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In profile: Cambodia

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In the next post of our In profile country series, we are exploring how Cambodia is progressing the SDG 2030 agenda

Capital: Phnom Penh

Population: c. 16 million

Located in Southeast Asia, Cambodia is a lower-middle-income country with a history of violent political turmoil and civil war that has significantly stifled the rate of development, from which Cambodia is still recovering. Between 1975 and 1978 an estimated 1.7 million citizens died as a result of the highly oppressive Khmer Rouge regime, in which whole populations of cities and provincial towns were forcibly relocated to become agricultural workers. The country’s economy collapsed and it cut itself off from the rest of the world.

In 2002, Cambodia held its first multi-party local elections in which the Cambodian People’s Party (CPP) won a large majority. Hun Sen, the leader of the CPP, has been prime minister since 1985.

Progress towards the SDGs

Of the 17 Sustainable Development Goals (SDGs), Cambodia has had the most success in reducing poverty. In 2009, Cambodia achieved the Millennium Development Goal of halving poverty rates in the country according to the poverty line at the time, although many families are still living only just above the current poverty line. Although the country has one of the fastest growing economies in the world at the moment, half of all employed people are in unstable occupations and around 4.5 million people are still vulnerable to economic shocks.

Cambodia ranked 109 out of 156 countries in the 2018 SDG report and 146 on the Human Development Index. The vast majority of Cambodians living in poverty live in rural areas, with 4 million people currently lacking access to safe water, and 6 million living without improved sanitation. Progress is being made towards SDG 3, with the average life expectancy at infancy increasing by 10 years since 2001 to 69.3 years. While a third of children under the age of five still experience malnutrition and stunted growth, the country has taken great steps in eradicating hunger.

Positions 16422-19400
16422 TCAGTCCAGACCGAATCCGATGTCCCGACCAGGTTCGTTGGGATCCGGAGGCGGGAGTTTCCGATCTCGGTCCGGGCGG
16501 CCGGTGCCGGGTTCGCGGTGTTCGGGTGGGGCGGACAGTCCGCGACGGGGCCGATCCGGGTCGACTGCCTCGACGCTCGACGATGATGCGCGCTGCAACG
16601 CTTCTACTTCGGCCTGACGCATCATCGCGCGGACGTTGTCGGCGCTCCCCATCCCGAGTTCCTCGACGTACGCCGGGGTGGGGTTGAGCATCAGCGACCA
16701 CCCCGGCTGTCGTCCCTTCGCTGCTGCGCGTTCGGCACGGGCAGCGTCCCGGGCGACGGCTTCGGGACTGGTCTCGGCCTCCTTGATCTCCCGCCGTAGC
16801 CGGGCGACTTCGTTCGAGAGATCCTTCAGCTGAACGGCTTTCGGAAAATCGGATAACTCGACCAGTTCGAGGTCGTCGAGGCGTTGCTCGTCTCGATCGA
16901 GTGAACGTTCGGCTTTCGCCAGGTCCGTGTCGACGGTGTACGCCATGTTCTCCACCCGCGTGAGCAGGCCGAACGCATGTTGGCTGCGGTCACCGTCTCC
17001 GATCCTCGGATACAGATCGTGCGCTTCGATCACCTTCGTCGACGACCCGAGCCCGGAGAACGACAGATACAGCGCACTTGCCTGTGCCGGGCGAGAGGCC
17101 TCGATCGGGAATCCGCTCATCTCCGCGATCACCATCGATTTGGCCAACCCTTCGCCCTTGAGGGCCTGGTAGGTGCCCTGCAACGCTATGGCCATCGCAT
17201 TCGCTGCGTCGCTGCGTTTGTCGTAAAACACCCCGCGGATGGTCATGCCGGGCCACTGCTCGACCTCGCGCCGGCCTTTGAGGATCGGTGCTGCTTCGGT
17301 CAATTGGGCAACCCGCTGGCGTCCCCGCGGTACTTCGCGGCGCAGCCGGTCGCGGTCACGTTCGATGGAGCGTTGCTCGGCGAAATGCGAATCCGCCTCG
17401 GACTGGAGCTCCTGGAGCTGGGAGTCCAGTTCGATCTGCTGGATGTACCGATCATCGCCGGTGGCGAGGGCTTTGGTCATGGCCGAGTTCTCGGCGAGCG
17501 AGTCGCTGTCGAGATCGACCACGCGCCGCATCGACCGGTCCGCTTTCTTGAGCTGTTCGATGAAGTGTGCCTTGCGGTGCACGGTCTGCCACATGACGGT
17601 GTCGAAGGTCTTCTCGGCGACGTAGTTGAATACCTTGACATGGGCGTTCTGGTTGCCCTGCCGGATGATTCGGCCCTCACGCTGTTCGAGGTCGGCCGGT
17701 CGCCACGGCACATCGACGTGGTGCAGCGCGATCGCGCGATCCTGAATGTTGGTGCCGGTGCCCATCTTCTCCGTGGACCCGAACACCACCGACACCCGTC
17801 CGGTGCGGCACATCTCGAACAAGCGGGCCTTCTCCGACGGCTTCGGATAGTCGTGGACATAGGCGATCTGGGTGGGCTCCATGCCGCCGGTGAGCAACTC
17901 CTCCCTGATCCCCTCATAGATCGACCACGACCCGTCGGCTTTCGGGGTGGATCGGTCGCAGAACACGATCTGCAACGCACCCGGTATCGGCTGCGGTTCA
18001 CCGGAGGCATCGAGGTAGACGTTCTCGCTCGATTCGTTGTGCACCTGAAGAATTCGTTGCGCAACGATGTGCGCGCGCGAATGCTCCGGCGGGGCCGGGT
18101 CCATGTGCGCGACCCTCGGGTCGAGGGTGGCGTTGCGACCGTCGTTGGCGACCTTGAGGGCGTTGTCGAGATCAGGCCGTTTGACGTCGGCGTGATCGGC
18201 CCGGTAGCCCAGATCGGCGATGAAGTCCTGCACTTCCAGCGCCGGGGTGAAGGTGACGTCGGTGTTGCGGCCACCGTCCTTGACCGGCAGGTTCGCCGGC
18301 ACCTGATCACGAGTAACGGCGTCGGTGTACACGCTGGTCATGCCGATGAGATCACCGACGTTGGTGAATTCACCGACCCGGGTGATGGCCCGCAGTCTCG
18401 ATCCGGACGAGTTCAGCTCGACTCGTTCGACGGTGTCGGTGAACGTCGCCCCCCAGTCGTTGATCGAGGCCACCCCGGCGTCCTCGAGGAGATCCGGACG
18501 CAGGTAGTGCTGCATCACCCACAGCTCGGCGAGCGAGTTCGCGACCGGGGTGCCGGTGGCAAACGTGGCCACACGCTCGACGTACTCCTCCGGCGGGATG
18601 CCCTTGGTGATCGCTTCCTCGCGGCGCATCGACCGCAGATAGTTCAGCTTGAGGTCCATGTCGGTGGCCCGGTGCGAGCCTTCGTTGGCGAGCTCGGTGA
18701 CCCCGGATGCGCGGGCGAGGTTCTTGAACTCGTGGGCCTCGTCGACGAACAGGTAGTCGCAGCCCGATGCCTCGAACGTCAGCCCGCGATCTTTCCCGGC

While great progress has been make in advancing children’s education in Cambodia (97% of children were enrolled in primary school in 2017), many children are failing to reach learning standards appropriate for their age. Less than a third of children under the age of five are developmentally on track in literacy and numeracy, and more than half drop out of school by their teenage years. Boys and girls from poor rural and urban areas particularly affected.

Even though Cambodia is maintaining SDG achievement in combating climate change, major challenges still remain in improving climate vulnerability. Despite suffering regular floods and droughts, and high economic dependency on agricultural sector, Cambodia has had low contribution to climate change causes. While men migrate to urban areas in search of jobs, women and children stay in rural areas. Women’s income is tied to agriculture, making them disproportionately affected by climate change.

64% of Cambodia’s energy consumption comes from renewable energy sources, and their progress on climate action is generally good, although, despite some improvements, access to affordable and clean energy is still poor.

Development challenges

  • Diversifying economic prospects

The economy in Cambodia is heavily reliant on the garment industry, employing around 700,000 people and making up approximately 45% of the national exports last year. However, the country faces the suspension of tariff-free trade by the EU due to its handling of human rights and political freedom. Due to heightened trade uncertainty, economic risks have intensified – including erosion of export competitiveness and overextended financial sector. While tourism, resources sector, and agriculture offer potential for relieving pressure on the economy, further investments are needed to make these areas globally competitive.

  • Improving transparency and accountability of institutions

Corruption in Cambodia presents a persistent challenge, with bribery and political pressure controlling the judiciary system. Land and properly rights are often given to politically favoured projects, or taken by high powered politicians and officials in state-sanctioned seizures.

  • Boosting links between migration and development

While Cambodia experiences high migration rates, its developmental potential is not being fully harnessed. Currently, labour market policies are doing little to slow emigration, with agricultural sector losing the most workers in their most productive years. Research shows that households that receive remittances have fewer working members. While remittances allow households to spend more on education for children, this is only true for households without emigrants. A more coherent policy agenda in needed to open the development potential of migration